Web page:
“We’ve taught all our dogs to behave, and it’s been a fairly painless procedure. We have a big back yard in which they romp — but they know they’re not to stray away from that yard. Even though some delivery man forgets and leaves the gate open, they stay put.
“We had to teach them this. Heavily-traveled Sunset Boulevard is only a couple of blocks away. Once out that gate, the dogs could be down there and massacred in traffic before we’d know what had happened.
“Probably the best example of how a dog can be trained is Stormy. Now, if there’s anything Stormy is, it’s affectionate. I think he’d be a good protector, if anyone tried to harm any of us.
But, when Stormy knows he’s among friends, he’s apt to get a little effusive. And being greeted by a St. Bernard can be pretty overwhelming. There are people who don’t appreciate having that hulking character rear up on his hind legs, lay his front paws on their lapels, and give them a couple of friendly swipes across the chin with his tongue. So I’ve trained Stormy to head for the bedroom every time the front door rings.”
Many people like to take their dogs through a course of training at an obedience school. If you plan on entering your pet in dog shows, or if it seems impossible to train him properly at home, Betty thinks this is a wonderful idea. Actually, the owners get as much training from the sessions as the dogs do.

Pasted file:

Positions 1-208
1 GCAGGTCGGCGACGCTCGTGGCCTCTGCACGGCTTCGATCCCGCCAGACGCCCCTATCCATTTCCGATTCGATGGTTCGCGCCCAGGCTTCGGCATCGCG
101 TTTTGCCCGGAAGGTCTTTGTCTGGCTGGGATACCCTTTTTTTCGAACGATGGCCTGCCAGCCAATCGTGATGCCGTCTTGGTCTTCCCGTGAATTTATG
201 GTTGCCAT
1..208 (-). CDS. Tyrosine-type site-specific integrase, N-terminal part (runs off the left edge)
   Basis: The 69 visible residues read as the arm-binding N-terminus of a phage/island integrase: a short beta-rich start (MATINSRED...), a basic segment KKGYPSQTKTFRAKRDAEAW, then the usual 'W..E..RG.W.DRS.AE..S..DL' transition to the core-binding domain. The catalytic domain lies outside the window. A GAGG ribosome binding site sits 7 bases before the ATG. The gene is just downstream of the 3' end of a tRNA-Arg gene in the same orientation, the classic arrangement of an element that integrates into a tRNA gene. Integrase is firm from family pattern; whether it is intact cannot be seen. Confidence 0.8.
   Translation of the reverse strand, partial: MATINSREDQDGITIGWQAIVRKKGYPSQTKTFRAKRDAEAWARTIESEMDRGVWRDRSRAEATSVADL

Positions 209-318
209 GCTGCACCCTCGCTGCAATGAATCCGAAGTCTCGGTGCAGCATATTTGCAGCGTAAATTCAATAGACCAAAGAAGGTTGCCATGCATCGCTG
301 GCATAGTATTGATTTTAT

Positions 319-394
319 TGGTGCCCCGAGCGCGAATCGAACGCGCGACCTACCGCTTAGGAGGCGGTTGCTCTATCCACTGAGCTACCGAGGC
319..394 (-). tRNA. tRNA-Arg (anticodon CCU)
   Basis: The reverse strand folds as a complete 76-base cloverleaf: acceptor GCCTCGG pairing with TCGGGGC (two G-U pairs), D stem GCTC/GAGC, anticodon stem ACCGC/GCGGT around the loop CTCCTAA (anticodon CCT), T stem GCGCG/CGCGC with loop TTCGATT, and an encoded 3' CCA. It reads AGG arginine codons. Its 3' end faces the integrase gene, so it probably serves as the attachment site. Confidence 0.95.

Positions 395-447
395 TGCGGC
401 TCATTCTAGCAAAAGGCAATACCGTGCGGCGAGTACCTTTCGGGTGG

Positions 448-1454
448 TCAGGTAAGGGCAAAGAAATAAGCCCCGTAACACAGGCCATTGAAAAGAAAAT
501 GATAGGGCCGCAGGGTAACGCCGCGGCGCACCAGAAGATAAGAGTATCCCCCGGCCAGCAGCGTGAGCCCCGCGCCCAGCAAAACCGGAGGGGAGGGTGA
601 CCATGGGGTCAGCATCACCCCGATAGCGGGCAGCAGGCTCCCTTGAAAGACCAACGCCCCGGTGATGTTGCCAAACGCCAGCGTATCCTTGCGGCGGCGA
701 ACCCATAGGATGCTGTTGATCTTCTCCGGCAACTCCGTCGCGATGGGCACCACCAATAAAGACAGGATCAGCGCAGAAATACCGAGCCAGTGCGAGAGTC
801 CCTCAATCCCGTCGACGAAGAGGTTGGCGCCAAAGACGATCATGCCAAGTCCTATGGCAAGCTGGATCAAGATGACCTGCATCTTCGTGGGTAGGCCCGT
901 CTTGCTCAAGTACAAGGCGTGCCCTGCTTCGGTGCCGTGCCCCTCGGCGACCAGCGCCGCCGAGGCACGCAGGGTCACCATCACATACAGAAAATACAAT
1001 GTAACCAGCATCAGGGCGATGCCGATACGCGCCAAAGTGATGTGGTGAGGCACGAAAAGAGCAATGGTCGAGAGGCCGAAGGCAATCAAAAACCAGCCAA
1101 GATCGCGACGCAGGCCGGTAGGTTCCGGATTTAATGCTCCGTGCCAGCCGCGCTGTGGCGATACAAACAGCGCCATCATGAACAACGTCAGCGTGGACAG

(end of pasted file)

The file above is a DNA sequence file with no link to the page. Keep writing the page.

But, for an ordinary pet in the average household, Betty believes most owners can train their pets to lie, sit, come, and be quiet without elaborate class sessions.
One of the most frequent questions asked of Betty is: “Must I get a thoroughbred, pedigreed dog?” Betty has a quick and spirited answer: “Absolutely not. Some of the most intelligent, most adorable dogs I’ve ever known have been just plain mutts.
“Sometimes, a just-plain dog is sturdier and healthier than some of the high-strung, finely bred ones. And many of the fellows here in Hollywood, who train dogs for parts in the movies, claim it’s easier to train a mutt.
“About the only risk you run, getting a ‘who-knows-what-breed’ pup, is not knowing what its eventual size will be. An acquaintance of mine bought a puppy, mothered by a pedigreed boxer of medium size — father unknown. By the time it began to reach Great Dane proportions, my friend had to find a new home for it!
“When a dog’s ancestry is uncertain, you never know what its grown size is going to be. But if you have the room for a big dog, and no budget to buy a thoroughbred — you’re sure to find a lovable and loving pet at any animal shelter.”
Betty White on dog owners who travel
Over the past few years, Betty has received many letters which ask, in effect, “I do a great deal of traveling. What sort of a dog should I buy?”
Betty White’s first impulsive answer to that one is “None!” It takes an adaptable dog, and an owner long on love and patience, to travel together all the time. It’s been done with the smaller lap dogs. As Betty observes: “I won’t say it can’t be done, because it is done. But it’s hard on both owner and dog to be always on the move.
“We’ve never taken our dogs on long trips. We just take turns dog-sitting. When I go off on a personal appearance tour, the folks are always at home to watch over our trio.